08 February 2017
In the run up to National apprenticeship week 2017 6-10 March 2017 we have had a look at what’s going on in the world of apprenticeships to give you a heads up on upcoming changes.
What is an Apprenticeship?
Not such a stupid question for those of you out there afraid to ask. They’ve been around in the UK literally centuries under various different guises.
It’s basically a method of training on the job. You work the job and earn money for doing it but at the same time you’re studying for a related qualification. Win win right?
The Government introduced the ‘Modern Apprenticeship’ in 1994. This was reviewed in 2012 called the Richards Review of Apprenticeships. The report called for more focus, definition and validation of individual frameworks.
It was concluded that the ‘Apprenticeship Standards’ would replace all existing frameworks by 2017 including the methods used to fund the national apprenticeship scheme.
How Does it work?
You can apply while at school with no qualifications. You need to be 16 or over, living in the UK and not in full time education.
Check out the Apprenticeships guide for more details.
Remember, it’s like applying for a job so you have to make sure you put 100% into your application!
You have a choice of thousands of potential employers currently offering apprenticeships. Anything from small start ups to multi-national, multi-million pound corporations. There is even a top 100 apprenticeship employers list if you really want to go for the best of the best.
You’re paid a national minimum wage approx. £3.30 per hr for anyone under 19 but some employers offer more.
There are loads of different ‘levels’ of apprenticeship depending on your existing qualifications. If you have none, you may be asked to complete something like a functional skills qualification in English and Maths to make sure you have all the basics covered.
After completing your apprenticeship you could continue onto further education education if you wanted to.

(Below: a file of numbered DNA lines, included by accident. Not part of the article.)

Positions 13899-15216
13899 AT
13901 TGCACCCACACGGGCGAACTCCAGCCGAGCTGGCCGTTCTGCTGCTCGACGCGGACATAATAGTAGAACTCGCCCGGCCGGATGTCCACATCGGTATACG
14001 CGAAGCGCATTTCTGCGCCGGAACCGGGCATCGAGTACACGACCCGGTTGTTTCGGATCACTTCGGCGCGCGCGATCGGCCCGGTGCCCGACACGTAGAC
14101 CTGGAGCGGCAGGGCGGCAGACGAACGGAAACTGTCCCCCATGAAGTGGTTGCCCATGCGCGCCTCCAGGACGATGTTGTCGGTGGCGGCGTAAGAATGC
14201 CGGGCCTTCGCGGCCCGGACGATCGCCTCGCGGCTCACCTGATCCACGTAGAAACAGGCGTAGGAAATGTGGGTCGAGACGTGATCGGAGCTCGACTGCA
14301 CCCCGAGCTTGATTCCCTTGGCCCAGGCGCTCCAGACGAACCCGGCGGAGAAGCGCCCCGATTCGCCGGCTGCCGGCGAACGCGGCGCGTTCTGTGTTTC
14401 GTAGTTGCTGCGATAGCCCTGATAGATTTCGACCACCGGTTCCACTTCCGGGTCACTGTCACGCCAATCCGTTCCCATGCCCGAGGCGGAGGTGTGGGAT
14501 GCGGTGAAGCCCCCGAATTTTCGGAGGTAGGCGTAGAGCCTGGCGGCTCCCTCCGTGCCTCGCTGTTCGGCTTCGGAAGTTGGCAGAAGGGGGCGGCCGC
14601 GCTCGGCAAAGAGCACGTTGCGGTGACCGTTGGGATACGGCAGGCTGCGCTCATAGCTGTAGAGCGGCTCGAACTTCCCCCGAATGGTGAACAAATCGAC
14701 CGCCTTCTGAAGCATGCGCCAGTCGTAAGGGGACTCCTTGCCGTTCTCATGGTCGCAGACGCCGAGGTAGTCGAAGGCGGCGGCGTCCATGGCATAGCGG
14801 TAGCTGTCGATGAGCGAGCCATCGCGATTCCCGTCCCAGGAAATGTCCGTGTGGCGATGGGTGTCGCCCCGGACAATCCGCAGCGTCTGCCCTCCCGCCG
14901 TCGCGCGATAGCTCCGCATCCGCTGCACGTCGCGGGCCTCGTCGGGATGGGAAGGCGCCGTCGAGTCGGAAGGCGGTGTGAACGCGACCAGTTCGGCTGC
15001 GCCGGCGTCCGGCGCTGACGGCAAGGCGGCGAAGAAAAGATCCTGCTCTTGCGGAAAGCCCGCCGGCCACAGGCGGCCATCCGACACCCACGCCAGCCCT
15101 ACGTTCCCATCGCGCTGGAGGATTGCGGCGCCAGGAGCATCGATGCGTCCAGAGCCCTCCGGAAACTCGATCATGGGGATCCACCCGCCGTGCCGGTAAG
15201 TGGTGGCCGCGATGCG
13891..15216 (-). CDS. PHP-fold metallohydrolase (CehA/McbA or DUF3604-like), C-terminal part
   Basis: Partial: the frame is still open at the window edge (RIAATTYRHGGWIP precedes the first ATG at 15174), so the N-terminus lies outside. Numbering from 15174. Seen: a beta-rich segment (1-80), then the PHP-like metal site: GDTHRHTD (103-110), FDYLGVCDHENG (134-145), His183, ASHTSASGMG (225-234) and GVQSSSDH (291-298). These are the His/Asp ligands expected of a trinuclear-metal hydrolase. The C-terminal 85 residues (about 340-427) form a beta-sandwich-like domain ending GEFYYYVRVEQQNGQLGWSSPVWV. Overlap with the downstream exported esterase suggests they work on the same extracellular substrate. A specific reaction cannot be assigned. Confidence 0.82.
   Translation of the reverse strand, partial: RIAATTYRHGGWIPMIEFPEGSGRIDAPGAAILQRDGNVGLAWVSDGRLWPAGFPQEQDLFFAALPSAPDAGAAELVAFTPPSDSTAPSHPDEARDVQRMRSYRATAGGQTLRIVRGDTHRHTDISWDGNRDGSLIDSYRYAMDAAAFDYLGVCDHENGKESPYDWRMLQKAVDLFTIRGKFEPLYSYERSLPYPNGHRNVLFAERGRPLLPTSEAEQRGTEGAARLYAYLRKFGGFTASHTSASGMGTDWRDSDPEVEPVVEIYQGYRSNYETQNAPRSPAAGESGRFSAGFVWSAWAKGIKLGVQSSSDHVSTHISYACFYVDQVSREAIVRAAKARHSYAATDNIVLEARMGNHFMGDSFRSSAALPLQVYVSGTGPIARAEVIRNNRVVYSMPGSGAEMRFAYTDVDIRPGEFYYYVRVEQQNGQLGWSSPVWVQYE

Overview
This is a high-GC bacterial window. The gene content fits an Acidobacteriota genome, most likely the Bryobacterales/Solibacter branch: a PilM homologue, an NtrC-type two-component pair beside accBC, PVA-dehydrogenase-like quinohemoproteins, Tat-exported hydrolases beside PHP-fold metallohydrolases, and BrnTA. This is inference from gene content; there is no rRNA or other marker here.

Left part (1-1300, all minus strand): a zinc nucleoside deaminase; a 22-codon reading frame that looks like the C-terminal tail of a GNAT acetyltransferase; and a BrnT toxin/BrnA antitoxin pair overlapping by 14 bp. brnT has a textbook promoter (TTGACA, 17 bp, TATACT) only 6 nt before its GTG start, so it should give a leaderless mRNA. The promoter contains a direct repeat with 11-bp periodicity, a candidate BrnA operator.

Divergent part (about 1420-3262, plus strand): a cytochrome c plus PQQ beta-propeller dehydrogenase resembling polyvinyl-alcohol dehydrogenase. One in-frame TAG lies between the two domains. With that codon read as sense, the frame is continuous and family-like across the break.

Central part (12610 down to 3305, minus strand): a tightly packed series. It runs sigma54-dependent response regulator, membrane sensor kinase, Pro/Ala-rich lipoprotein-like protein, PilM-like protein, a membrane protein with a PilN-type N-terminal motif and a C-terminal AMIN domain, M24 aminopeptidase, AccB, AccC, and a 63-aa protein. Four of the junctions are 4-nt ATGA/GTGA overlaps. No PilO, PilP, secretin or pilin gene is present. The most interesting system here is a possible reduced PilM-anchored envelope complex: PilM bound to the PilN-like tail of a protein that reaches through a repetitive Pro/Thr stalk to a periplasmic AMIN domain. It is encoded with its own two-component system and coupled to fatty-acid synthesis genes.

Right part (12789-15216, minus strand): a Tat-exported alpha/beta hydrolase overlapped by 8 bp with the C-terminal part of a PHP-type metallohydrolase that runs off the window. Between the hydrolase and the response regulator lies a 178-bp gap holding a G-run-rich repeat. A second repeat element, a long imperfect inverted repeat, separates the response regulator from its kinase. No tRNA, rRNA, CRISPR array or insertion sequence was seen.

The Institute for Apprenticeships
Has been created and from April 2017 will be the governing body controlling the framework levels. It will be their responsibility to keep improving standards.
The Apprenticeship Levy
To help fund the whole thing the Government have introduced ‘The Apprenticeship Levy’ starting April 2017.
This is basically a tax on all UK employers with a payroll bill of £3 million or more per year. HMRC will add extra on top of the PAYE (National Insurance) amount each month from May 2017 to a total of approx £15,000 per year.
They hope this will help to pay for up to three million apprentices in the UK by 2020. They also hope this will help support major service industries such as the NHS and police forces across the country.
The Enterprise Act 2016
Provided the Secretary of State with the power to set targets for apprenticeships in all public bodies in England to ensure they contribute towards national targets.
All public sector employees with at least 250 employees in England will have to employ apprentices of 2.3% of their total staff each year. Introduced to ensure the target of 3 million new apprentices is hit by 2020.
This has received a great deal of criticism as it included state schools who already have a stretched budget.
Published by the UK Government in November 2016 basic current stats are as follows:
- Since 1996, the numbers of people starting apprenticeships has risen from just under 100,000 to just over 500,000 per year.
- Since apprenticeships were made available to people over 24 they have taken the lead in the numbers of starters growing from 49,000 in 2009 to 224,000 last year. (44%)
- The under 19’s have gone from 117,000 in 2009 to 131,000 last year (26%)
- 19-24 year olds have gone from 114,000 to 154,000 (30%)
- The most popular sector to do an apprenticeship is Business, Admin & Law, closely followed by health & public sector. Least popular is Science and maths. In fact under 500 people started an apprenticeship in science and maths for every academic year since 2009.
- Since 2009, 139,000 women have started an apprenticeship compared with 269,000 last year.
- Since 2009, 141,000 men have started an apprenticeship compared with 241,000 last year.
- For those who actually complete what they started numbers also appear to have risen from 50,000 in 2002 to 250,000 in 2015.
So generally speaking it looks as though the scheme is working although numbers haven’t grown as quickly as hoped and only half actually finish it.
National Apprenticeship Week 2017
If you’re interested and want to see what’s on offer check out the website to find a handy online map of all events in the country.
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